President Cyril Ramaphosa has left for Yokohama, Japan where he will join the Springboks to encourage them ahead of their big game against England in Saturday's Rugby World Cup final.
Before departing on a flight on Thursday, Ramaphosa said he would visit the Boks in their camp where he would give them "vuma" on behalf of 57 million South Africans who are wishing them well for the game.
"I am going to give them a lot of encouragement so that when they go on the field, they must really go out like springboks. They must jump, run and take the ball like springboks would ordinarily do," the president said.
Ramaphosa reiterated his call for a moment of silence at 13:00 on Friday and encouraged South Africans to wear their Springbok jerseys.
"If there ever was a time when we should wish them well and wish them the best; and pray for them, this is the time. South Africa's moment has arrived," he added.
As the anticipation for the final grows, millions have united behind the team, hoping it brings the trophy home.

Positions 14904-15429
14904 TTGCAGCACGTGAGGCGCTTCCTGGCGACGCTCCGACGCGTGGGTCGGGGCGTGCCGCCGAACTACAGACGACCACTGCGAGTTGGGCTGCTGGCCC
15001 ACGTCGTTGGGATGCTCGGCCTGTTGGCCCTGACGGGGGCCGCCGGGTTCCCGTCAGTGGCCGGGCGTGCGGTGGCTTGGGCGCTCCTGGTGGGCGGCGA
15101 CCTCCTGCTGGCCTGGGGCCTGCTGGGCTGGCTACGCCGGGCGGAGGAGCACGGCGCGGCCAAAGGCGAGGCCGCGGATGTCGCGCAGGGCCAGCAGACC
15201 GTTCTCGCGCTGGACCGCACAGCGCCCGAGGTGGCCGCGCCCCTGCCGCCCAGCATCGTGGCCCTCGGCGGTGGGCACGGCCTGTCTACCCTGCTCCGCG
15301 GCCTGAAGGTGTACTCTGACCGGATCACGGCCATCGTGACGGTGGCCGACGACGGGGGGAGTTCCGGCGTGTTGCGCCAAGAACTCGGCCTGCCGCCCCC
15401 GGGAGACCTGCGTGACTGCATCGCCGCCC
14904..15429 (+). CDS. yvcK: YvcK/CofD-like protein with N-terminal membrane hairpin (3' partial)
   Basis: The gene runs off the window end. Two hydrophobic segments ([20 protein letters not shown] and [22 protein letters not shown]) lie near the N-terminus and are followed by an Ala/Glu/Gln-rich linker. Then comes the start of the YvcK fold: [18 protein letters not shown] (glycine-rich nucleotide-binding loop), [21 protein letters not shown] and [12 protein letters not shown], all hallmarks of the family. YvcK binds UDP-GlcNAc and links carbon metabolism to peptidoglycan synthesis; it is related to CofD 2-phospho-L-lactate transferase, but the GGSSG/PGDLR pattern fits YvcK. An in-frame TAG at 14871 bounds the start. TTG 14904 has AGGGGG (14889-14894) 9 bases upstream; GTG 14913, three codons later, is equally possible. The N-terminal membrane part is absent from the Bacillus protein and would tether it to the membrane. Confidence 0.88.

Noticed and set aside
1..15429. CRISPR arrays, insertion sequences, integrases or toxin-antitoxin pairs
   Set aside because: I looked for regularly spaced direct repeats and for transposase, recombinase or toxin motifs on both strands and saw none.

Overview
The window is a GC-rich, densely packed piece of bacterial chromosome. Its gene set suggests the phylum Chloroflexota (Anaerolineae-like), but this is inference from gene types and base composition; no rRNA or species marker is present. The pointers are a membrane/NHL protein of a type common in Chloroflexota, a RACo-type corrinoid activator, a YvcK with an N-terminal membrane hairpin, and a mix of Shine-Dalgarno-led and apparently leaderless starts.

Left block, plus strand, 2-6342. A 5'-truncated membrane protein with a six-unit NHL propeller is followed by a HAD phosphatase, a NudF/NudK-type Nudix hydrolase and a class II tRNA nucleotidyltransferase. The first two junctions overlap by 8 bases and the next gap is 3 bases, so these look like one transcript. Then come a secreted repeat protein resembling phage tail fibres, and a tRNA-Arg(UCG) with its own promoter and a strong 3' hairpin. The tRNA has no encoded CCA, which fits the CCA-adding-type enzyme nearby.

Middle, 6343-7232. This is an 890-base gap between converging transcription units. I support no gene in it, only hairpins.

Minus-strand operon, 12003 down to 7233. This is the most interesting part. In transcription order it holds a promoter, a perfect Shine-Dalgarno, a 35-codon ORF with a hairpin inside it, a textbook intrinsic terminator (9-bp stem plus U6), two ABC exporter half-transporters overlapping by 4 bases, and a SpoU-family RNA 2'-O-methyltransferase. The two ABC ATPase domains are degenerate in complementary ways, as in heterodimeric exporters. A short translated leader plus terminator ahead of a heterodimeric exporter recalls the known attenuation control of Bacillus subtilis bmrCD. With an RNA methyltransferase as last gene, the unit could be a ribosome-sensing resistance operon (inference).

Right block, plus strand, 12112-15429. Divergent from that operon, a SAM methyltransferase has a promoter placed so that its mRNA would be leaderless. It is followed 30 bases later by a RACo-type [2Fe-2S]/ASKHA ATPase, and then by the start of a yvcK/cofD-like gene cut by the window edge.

If South Africa wins, it will be its third post-democracy trophy, having won the cup in 1995 and 2007.
Archbishop Emeritus Desmond Tutu has also joined in, wishing the Boks the best of luck.
In a statement, Tutu thanked Springbok captain Siya Kolisi, coach Rassie Erasmus and the rest of the players for taking the team to the final, News24 reported.
"Your dignity, diversity and courage are infectious. You have restored South African rugby pride and made us all feel good about ourselves," Tutu said on Thursday.
"A World Cup final is a highly pressured environment, but if you feel weightless when you run onto that Yokohama field on Saturday, it will be because you are being carried by the love, respect and prayers of 56 million of us at home.
"You have already won! God bless you."